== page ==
Government of Canada
Symbol of the Government of Canada

Superintendent’s
Message

Staff image Jeremy Rudin
Superintendent of Financial Institutions

The year under review was notable for the continuing low interest rate environment globally, growing levels of household debt in Canada, and unsettled commodity markets. In 2015-2016, the Office of the Superintendent of Financial Institutions (OSFI) undertook a number of initiatives to address developing risks in these areas, and others, in order to further strengthen Canada’s system of prudential regulation and supervision.

In December 2015, to address growing risks in the residential housing market, OSFI announced planned changes to capital requirements for residential mortgages. The changes will impact the regulatory capital requirements for Canadian deposit-taking institutions engaged in mortgage lending, and the standardized capital requirements for Canada’s private mortgage insurers. These steps will ensure that capital requirements continue to keep pace with housing market developments, and more accurately reflect the underlying risks.

In August 2015, OSFI issued a draft Operational Risk Management guideline for public consultation. The guideline recognizes that regulated entities will have different operational risk management practices depending on such factors as their size, ownership structure, complexity of operations and risk profile. This principles-based approach to regulation gives Canadian financial institutions some flexibility in how they manage their risks, supporting effective competition while reducing compliance costs.

In March 2016, OSFI issued the draft Life Insurance Capital Adequacy Test (LICAT). The LICAT is the culmination of over a decade of work undertaken to replace the current Minimum Continuing Capital and Surplus Requirements (MCCSR) guideline, which has been in place since 1992. The draft guideline takes into account the current economic realities of the life insurance business, recent developments in actuarial and financial reporting standards as well as economic and financial practices, and international trends in solvency frameworks. OSFI will be receiving input from the industry over the summer months and expects to be able to release the guideline in final form in the fall of 2016.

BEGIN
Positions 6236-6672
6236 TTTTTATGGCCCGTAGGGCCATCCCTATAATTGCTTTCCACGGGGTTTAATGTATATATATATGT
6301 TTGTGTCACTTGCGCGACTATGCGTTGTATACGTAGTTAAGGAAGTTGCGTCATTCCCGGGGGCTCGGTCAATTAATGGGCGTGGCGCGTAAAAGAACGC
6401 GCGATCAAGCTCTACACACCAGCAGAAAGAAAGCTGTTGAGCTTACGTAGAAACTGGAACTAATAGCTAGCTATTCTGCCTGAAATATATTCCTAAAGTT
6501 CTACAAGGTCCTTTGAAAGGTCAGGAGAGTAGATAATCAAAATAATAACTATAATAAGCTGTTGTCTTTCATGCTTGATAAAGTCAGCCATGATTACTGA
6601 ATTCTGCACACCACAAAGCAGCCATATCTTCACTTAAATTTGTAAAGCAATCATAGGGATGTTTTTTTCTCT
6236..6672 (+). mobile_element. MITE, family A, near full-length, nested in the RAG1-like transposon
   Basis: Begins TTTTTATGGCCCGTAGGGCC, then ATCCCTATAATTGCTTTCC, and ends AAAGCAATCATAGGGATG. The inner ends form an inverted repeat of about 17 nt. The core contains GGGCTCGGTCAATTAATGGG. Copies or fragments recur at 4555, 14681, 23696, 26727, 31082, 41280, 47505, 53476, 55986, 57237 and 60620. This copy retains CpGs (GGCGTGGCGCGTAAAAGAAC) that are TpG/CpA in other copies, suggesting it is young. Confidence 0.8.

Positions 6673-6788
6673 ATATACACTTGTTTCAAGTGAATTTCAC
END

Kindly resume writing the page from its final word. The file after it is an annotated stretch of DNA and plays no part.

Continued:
The year under review saw OSFI’s continuing collaboration with our federal financial regulatory partners. During the year, I chaired four meetings of the Financial Institutions Supervisory Committee (FISC) composed of the Governor of the Bank of Canada, the Deputy Minister of Finance, the Chief Executive Officer of Canada Deposit Insurance Corporation and the Commissioner of the Financial Consumer Agency of Canada. Bi-laterally, we worked with the Bank of Canada to conduct macro stress-tests of Canadian Domestic Systemically Important Banks (D-SIBs) and prepared for the implementation of a bail-in regime in collaboration with the Department of Finance and Canada Deposit Insurance Corporation. Our strong relationships with our FISC partners continued to support Canada’s robust financial system.

Internally, our focus continued to be on supporting a high-performing workforce. This year saw the kick-off of our Supervision Training Initiative, a multi-year plan to ensure OSFI supervisors continue to have access to the skills and knowledge necessary to perform their robust oversight of Canada’s federally regulated financial sector. We also began migrating content into a new documents and record management system, which will ensure employees have access to the information they need, when they need it. We also finished development, and started the implementation, of a cyber-security strategy and action plan.

The past year saw OSFI continue to work proactively to protect the interests of Canadian depositors, policyholders and pension plan members, but none of this would be possible without the sustained dedication of my OSFI colleagues. Their professionalism, knowledge and integrity are the foundation of our success as Canada’s world class prudential regulator and supervisor.

Jeremy Rudin